A lot has been said, written, sung, painted and even preached on the subjects of poverty, mental illness,
addictions and homelessness in London in these past few years. Over time our brains have been hijacked into placing each of these challenges into their own separate categories, when the reality is that thousands of our citizens in this city frequently move through them on a continual basis. Many remain mired in such conditions because not enough supports are there to help move them along, while others have been fortunate enough to acquire proper assistance to begin the process of building their lives.
Like Melissa Sheehan, for example. At thirty years of age, she has endured more of her share of careening disappointments and setbacks and yet has established a life where she can reach out past her daily trials.
Sheehan’s journey into self-reliance began when she left a difficult home situation at sixteen. She ran the gamut of staying with friends, to community shelters and then geared-to-income housing. She had endured events of physical and sexual abuse and lost friends to suicide and other tragedies equated with poverty and isolation.
Finally meeting with this remarkable woman at a local coffee shop, traits of strength and endurance were obvious, as were moments of vulnerability and transparency. “I have real trust issues,” she says openly, “and I deal with self-esteem and self-image issues everyday.” My daughter Abuk and I listen as she tells of enduring PTSD, depression, and periods of deep mental illness.
It’s a sad tale, at times deeply emotional. But soon enough emerges a sense of hope and humanitarianism that she says helps her get up in the morning and head out for the day. Despite a saga of deep pain and disappointment, there abides a sense of purpose, a need for community that somehow overcomes all the pain she must live with. She shares of her personal journey, “as my way of educating people about what poverty, homelessness and mental health issues exist and what the individuals living with those issues need most.” An air of conviction frames these words, filling them with a kind of urgency.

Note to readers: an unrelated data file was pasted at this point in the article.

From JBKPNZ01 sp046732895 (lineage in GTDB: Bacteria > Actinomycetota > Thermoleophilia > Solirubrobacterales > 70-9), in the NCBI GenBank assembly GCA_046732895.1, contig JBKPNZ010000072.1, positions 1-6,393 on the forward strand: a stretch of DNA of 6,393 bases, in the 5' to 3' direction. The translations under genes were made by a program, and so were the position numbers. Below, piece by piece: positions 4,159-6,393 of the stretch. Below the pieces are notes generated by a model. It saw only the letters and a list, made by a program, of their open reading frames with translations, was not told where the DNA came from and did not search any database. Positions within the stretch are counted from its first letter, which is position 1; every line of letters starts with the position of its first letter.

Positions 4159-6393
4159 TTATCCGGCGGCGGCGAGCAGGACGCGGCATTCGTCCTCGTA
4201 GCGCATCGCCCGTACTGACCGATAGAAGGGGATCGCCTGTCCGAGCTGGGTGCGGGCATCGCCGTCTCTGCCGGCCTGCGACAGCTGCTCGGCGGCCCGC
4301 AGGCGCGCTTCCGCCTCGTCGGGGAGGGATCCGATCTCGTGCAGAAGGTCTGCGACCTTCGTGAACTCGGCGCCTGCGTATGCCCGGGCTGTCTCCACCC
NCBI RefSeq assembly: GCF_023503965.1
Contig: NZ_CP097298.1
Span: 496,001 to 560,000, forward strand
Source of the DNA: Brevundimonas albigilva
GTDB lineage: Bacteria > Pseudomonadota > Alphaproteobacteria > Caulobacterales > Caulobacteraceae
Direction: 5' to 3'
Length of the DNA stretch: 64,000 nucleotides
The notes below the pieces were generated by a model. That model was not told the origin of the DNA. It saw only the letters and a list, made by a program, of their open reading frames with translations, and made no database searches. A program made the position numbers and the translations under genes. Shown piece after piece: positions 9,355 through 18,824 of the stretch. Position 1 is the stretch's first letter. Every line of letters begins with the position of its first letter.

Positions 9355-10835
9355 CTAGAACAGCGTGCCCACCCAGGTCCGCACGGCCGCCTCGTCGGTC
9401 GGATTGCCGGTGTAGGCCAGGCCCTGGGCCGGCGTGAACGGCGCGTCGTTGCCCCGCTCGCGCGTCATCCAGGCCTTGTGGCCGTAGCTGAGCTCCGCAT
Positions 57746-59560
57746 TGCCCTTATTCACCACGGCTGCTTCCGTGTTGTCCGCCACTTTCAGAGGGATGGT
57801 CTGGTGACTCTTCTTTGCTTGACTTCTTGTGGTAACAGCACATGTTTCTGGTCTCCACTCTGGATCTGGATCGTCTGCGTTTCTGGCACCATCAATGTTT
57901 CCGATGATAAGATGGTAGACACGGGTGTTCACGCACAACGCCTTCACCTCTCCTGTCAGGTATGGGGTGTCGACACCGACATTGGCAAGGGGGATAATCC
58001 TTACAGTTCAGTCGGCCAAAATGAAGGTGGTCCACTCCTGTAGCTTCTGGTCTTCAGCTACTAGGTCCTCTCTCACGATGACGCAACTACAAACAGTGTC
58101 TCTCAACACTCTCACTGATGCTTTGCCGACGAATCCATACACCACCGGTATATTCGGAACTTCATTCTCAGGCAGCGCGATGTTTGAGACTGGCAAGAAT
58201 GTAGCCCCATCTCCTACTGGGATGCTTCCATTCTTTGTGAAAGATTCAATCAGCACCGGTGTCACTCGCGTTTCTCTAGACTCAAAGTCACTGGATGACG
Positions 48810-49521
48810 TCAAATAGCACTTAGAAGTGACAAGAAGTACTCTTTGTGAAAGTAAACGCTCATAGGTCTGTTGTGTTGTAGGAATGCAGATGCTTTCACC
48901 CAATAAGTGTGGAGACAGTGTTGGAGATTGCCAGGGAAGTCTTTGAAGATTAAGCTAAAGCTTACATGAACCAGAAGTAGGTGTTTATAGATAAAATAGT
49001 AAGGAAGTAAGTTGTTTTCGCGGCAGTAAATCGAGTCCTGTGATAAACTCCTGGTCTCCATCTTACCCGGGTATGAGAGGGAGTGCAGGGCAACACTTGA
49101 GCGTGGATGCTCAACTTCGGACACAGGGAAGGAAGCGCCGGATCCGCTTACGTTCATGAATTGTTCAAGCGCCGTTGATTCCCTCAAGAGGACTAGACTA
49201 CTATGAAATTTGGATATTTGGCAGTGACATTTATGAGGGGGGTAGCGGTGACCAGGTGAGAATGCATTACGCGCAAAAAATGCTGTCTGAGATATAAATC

Because of her struggles, steady employment has been difficult for Sheehan to maintain. But things are improving. In November 2016, she acquired her Grade 12 equivalency through the help of Fanshawe College. She is, at present, exploring options for moving forward in her education experience.
For all she has endured in three decades, Melissa could be forgiven for speaking out against the systems of support that failed her. Yet she refrains from grousing excessively about such systems. “I want to work and support those trying to end poverty and homelessness in London and not resist the changes they propose. There is far more that can be done towards ending poverty than rejecting or resisting these ideas.” It’s clear from listening to her that she believes that it is in combining forces with institutions and individuals that those enduring life on the margins of community can work toward solutions. There remains something hopeful in that outlook and Sheehan has spent the last few years seeking to understand anti-poverty initiatives and those who seek to intervene on behalf of those struggling to escape the oppressive clutches of poverty, mental illness and homelessness.
One other aspect of Sheehan’s outlook was obvious: she is a fearless woman. She willingly tackles those who denigrate her efforts on social media and claims that the best way she can help others in similar circumstances is to build relationships instead of tearing them down.
Abuk and I left this remarkable woman as she made her way to Sanctuary London before she got back to her part-time job in a department store. We talked about how, all too often, Londoners fail to grasp that the best hope poverty has is found in those struggling to escape it – their veracity, adaptability, sense of social justice, and desire to be an active part in a community that seeks to eradicate those things in society that denigrate it.
We came away from meeting a woman we knew very little about with the sense we had been ennobled in some way. “You should write about her, Dad,” suggested Abuk. Now that I have, I am even more inspired.